Report by: Rhoda Fraser on Friday 24 July 2015 Venue: Georgian Theatre Royal, Richmond Director: Gary Winn
Well done to Gary Winn, Director, and cast and crew for a slick and entertaining second night of William Shakespeare’s, “The Merry Wives of Windsor”, the RADS summer production which ran for two weeks at the Georgian Theatre Royal, Richmond.
It is the story of Sir John Falstaff, who is on his “uppers” and hopes to seduce two wealthy married women, Mistress Ford (Alice Johnson) and Mistress Page (Moira Mason) to obtain an easier life for himself. He sends them identical love letters, but the ladies confide in each other and are not amused. Deciding to get their own back and play him along at his own game, the two ladies give us some hilarious moments, especially trying to hide the overweight gent in a linen basket. Congratulations to Mike Walker, as Falstaff, for coping with the extensive paunch and the aunt’s costume, the audience loved you.
Mr Page and Mr Ford are eventually told of the plot and together they devise a final plan leading Falstaff to Windsor forest. Page and Ford were very confidently played by father and son Warnock and Stewart Kerr, and the forest scene was most enjoyable. Well done to Julie Winn and Pam Walker for the lovely costumes, and Jim Brown for the atmospheric lighting.
The play also had a sub-plot, where young Anne Page (Lucy Owens) had three different suitors, Dr Caius (Bruce Cunningham) Master Slender (Max Walker) and Master Fenton (Robert Capon). We followed the twists and turns of their romance, or non-romance!
RADS seem to have a happy knack of matching the right people to the most suitable parts. I have to mention a great favourite, Lynne Kerr, as Mistress Quickly, who nimbly acted as the go-between, and Beki Harrison, as young servant Simple, whose face took on a life of its own. Great entertainment! Director Gary cast three women in “gent’s” parts, one of the others being the Host (Julie Winn), who never lost her stance as the aloof gent, strutting his stuff, well done.
Congratulations to Stage manager Alex Caffrey and her backstage crew who kept the ball rolling. I loved the back projection which added to the atmosphere of the show. I was not quite sure about the final song and dance, but it sent us home with a smile on our faces. RADS once again gave a good evening’s entertainment. It is lovely to see the young people joining the group and growing inexperience.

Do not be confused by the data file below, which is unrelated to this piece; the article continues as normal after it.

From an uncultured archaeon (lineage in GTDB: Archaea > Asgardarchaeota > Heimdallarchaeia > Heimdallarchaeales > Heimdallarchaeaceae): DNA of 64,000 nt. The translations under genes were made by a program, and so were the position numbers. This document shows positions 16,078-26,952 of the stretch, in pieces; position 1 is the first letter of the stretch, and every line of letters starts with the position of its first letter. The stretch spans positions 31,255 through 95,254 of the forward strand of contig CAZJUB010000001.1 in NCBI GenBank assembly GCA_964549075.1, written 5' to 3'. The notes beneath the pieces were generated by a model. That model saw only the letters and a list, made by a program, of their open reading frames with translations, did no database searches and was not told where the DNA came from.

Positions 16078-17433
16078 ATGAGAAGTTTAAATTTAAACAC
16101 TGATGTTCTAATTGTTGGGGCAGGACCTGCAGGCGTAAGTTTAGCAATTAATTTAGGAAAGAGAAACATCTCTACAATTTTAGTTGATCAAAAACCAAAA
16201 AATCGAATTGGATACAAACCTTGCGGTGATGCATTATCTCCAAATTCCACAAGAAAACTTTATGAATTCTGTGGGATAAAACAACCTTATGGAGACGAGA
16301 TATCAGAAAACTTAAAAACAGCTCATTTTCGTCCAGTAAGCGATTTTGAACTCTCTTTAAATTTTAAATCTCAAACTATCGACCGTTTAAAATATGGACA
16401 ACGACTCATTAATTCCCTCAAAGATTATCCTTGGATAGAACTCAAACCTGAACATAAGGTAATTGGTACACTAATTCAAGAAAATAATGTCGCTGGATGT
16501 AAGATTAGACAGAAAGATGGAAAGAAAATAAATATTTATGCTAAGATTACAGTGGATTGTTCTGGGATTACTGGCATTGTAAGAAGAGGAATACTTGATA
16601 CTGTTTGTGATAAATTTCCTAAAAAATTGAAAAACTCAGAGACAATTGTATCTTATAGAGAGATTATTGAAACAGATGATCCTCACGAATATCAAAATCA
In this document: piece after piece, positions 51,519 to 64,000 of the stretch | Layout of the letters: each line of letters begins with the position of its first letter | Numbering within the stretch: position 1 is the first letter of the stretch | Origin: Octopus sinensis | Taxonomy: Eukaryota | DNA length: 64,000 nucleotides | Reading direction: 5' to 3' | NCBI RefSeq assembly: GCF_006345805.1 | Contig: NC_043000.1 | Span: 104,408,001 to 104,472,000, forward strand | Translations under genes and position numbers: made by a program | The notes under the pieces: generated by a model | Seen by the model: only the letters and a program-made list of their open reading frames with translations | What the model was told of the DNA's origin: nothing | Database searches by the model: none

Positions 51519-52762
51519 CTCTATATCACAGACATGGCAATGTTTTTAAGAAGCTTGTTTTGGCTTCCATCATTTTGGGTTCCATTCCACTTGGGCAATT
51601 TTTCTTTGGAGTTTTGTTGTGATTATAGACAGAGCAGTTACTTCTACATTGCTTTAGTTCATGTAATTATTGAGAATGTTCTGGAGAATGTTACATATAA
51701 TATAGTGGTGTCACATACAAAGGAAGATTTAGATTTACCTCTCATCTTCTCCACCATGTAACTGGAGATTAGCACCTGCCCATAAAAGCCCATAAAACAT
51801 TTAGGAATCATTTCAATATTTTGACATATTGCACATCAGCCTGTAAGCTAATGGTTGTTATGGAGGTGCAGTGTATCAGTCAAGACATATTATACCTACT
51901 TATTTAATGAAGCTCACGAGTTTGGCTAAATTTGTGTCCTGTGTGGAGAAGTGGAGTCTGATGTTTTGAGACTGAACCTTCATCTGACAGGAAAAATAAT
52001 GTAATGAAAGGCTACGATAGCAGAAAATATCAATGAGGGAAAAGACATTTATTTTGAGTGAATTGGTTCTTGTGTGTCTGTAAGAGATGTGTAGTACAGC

The Merry Wives of Windsor, Georgian Theatre Royal, Richmond
Friday 7 August 2015 / D&S Times / Arts
The opening night of this production by Richmond Amateur Dramatic Society was certainly a merry affair.This grand tale of deceit, frivolity and revenge was for the most part fast-paced and had a few surprises thrown in. Directed by Gary Winn, with a simple but effective stage design, there was a lot to enjoy.
With Shakespeare’s play first printed in 1602 and performed in a theatre built in 1788, it would be easy to imagine it has little relevance to today’s world. However, with a few tweaks, it remains as fresh and bright as ever. The addition of a 1920s' theme music during stage changes and some great costumes made it was exactly what it should be – light and fun.
The play is set in Windsor and projections on to a screen added to visual effects.
The cast warmed to the piece as the evening moved on, and in the second half were clearly more relaxed and having a jolly time of it.
Among the leading performances, Alice Johnson was sharp and twinkly. Gregan Davis was a delight as Sir Hugh Evans, as was Robert Capon as Master Fenton. Mike Walker was a hoot as Sir John Falstaff, with excellent comedic timing.
All in all, RADS should be proud of themselves, from Jim Brown keeping things sharp with the sound and lighting to Alex Caffrey’s stage management. The surprise in store at the end was an unexpected delightful song and dance finale with a couple of fine voices shining through. The setting was apt and the performance fun.
"I do begin to perceive that I am made an ass."
Mistresses Page and Ford are the witty, collusive and indomitable Merry Wives of Windsor. Hard up and seeking to restore his riches, lovable rogue Sir John Falstaff attempts to seduce both of them simultaneously. But the wooed Windsor women see through his schemes, which go awry—with disastrous and hilarious consequences.
THE MERRY WIVES OF WINDSOR was one of the first English language plays to celebrate middle class characters, and to feature women as the prime movers of the comedy. Tradition has it that, after watching Henry IV Part I, Elizabeth I asked Shakespeare to write a play showing Falstaff in love. Hence: Sir John in love, or lust, or greed (nobody's quite sure which) with those merry wives...